I know FLAC is best for quality but I'm interested in testing for myself how low a bitrate I can go to where I can't tell the difference between lossless and compressed audio. Does anybody have a good test file I can use that would require a higher bitrate than normal?
    There is plenty samples from audiophile sources - perhaps:
    https://www.24bit96.com/24bit96khz-download-sites/hd-music-download.html#Free2496downloads
    You can resample source to 44.1 or 48 and use as a reference to listen perceived difference - i use frequently http://www.2l.no/hires/index.html
    most of normal people is unable to perceive difference for VBR mp3 with 192kbps encoded with decent encoder (lame for example).
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  11. AAC kicks the shit out of both MP3 and OGG. Transparency depends on the sample but is anywhere from 64-128 kb/s. I've heard samples as low as 48 kb/s that were very good and some required 140 kb/s to sound perfect.
    Opus is a new codec which unfortunately limits itself with a low delay so it loses to AAC on tonal songs but triumphs for broadband songs.
    MP3 is garbage, that 140 kb/s song I mentioned earlier didn't even sound transparent at VBR 320 kb/s with MP3.

    Use abchr to do your audio codec testing.

    Also, wait for xHE-AAC to come out. Opus is the successor of OGG Vorbis, xHE-AAC (USAC) will be AAC's successor.
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  12. Originally Posted by Aludin View Post
    AAC kicks the shit out of both MP3 and OGG. Transparency depends on the sample but is anywhere from 64-128 kb/s. I've heard samples as low as 48 kb/s that were very good and some required 140 kb/s to sound perfect.
    Opus is a new codec which unfortunately limits itself with a low delay so it loses to AAC on tonal songs but triumphs for broadband songs.
    MP3 is garbage, that 140 kb/s song I mentioned earlier didn't even sound transparent at VBR 320 kb/s with MP3.

    Use abchr to do your audio codec testing.

    Also, wait for xHE-AAC to come out. Opus is the successor of OGG Vorbis, xHE-AAC (USAC) will be AAC's successor.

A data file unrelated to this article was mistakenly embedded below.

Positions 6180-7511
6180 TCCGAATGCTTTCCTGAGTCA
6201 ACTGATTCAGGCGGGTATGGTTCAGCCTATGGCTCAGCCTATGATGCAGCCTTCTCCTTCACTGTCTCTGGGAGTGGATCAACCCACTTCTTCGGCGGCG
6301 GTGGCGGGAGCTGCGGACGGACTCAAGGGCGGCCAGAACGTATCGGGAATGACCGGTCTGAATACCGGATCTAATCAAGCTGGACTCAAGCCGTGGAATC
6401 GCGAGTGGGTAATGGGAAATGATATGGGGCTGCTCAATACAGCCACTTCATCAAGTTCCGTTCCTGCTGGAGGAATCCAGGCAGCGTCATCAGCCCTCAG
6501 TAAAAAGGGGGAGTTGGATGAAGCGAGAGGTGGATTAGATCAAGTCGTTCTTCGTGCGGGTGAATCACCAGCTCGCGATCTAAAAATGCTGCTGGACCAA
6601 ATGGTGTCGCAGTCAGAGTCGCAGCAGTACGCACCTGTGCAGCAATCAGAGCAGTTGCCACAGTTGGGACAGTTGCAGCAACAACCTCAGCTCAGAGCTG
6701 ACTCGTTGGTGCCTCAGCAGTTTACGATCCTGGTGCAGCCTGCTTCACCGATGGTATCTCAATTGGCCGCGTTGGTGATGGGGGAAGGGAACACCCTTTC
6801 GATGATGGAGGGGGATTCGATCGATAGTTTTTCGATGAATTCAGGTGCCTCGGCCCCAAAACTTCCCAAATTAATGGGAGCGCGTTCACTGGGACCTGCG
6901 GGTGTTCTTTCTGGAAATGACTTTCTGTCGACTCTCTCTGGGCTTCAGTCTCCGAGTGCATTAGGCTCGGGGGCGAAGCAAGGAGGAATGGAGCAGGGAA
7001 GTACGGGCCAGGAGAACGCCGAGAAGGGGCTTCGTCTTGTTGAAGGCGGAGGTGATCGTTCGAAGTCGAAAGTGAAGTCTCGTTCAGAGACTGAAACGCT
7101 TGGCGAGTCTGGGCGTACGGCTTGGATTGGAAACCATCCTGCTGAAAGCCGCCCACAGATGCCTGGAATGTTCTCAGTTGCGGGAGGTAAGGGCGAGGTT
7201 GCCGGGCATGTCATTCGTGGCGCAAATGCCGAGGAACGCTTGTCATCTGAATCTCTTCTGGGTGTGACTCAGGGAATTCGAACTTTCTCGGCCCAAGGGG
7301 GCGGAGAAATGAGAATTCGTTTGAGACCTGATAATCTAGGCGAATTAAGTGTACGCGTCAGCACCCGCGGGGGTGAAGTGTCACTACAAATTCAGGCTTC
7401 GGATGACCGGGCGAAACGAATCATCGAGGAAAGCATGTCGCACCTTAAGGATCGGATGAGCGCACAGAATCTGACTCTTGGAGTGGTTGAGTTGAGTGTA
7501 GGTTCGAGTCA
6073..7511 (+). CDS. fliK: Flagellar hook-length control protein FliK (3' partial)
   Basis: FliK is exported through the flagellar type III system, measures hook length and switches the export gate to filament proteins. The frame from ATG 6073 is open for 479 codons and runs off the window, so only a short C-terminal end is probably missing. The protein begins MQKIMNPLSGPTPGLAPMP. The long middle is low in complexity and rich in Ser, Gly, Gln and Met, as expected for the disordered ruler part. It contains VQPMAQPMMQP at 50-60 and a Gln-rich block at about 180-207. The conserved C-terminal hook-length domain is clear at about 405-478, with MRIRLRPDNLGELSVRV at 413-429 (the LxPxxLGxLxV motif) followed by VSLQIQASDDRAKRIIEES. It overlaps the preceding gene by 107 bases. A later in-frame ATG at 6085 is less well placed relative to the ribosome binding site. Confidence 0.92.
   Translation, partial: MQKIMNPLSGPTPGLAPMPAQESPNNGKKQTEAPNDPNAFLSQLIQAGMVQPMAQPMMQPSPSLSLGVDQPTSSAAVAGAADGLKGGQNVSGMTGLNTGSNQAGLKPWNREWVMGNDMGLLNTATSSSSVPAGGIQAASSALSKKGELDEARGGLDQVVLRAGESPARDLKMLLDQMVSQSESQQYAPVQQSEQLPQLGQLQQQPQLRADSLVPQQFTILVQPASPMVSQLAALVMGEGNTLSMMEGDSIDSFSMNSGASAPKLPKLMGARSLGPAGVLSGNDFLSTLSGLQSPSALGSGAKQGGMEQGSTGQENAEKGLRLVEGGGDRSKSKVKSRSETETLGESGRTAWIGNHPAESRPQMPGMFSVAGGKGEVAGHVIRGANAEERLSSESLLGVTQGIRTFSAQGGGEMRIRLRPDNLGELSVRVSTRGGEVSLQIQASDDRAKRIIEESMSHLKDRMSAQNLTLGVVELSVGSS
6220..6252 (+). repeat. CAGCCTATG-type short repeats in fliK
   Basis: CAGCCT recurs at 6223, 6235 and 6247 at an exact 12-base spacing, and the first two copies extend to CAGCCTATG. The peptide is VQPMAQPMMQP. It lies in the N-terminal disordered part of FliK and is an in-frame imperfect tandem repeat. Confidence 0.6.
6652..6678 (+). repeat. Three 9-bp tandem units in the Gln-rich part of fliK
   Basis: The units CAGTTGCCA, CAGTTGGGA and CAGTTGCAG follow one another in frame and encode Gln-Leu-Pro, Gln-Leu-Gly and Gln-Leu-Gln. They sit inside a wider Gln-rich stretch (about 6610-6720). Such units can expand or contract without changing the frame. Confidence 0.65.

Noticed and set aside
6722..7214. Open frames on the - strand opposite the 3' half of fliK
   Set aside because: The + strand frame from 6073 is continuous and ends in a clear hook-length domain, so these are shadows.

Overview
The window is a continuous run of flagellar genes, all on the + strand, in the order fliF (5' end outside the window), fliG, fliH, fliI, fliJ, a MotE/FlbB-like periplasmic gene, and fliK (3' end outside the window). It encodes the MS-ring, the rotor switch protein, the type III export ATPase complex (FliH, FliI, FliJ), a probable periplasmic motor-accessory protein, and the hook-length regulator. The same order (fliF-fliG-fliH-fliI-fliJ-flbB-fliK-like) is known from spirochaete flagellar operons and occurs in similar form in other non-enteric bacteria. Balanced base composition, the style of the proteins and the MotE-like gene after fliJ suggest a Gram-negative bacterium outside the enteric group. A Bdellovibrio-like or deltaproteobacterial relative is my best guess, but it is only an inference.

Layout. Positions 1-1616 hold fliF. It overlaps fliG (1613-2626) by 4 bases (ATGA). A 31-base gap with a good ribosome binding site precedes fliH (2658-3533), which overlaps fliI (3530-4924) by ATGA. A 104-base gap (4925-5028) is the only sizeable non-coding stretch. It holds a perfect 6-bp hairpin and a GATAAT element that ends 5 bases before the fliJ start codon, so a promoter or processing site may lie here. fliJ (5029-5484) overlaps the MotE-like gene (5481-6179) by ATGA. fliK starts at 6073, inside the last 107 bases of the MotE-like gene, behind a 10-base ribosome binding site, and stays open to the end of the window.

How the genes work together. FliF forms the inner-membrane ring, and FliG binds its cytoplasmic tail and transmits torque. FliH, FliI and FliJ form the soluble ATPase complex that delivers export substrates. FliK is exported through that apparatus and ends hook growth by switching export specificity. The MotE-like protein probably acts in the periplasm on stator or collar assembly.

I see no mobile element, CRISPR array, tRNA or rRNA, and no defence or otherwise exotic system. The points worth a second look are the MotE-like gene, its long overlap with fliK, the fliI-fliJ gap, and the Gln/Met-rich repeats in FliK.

Thanks. What is abchr?

    What is the specific version of the AAC codec I should be using? I use Nero AAC 1.5.4.0 and encode to AAC-LC at the moment.
    Can you give an example of a tonal and broadband song as I don't know what you mean?
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  13. Originally Posted by VideoFanatic View Post
    Thanks. What is abchr?
    A program for comparing audio clips in a controlled, unbiased way. Attached.

    What is the specific version of the AAC codec I should be using? I use Nero AAC 1.5.4.0 and encode to AAC-LC at the moment.
    That implementation is the best I've tested, though it's been years so who knows if other companies created better ones. Use abchr to compare it against others and decide for yourself.

    I'd stay away from Hydrogenaudio, it's the doom9 of audio.

    Can you give an example of a tonal and broadband song as I don't know what you mean?
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    Originally Posted by Aludin View Post
    AAC kicks the shit out of both MP3 and OGG. Transparency depends on the sample but is anywhere from 64-128 kb/s. I've heard samples as low as 48 kb/s that were very good and some required 140 kb/s to sound perfect.
    Opus is a new codec which unfortunately limits itself with a low delay so it loses to AAC on tonal songs but triumphs for broadband songs.
    MP3 is garbage, that 140 kb/s song I mentioned earlier didn't even sound transparent at VBR 320 kb/s with MP3.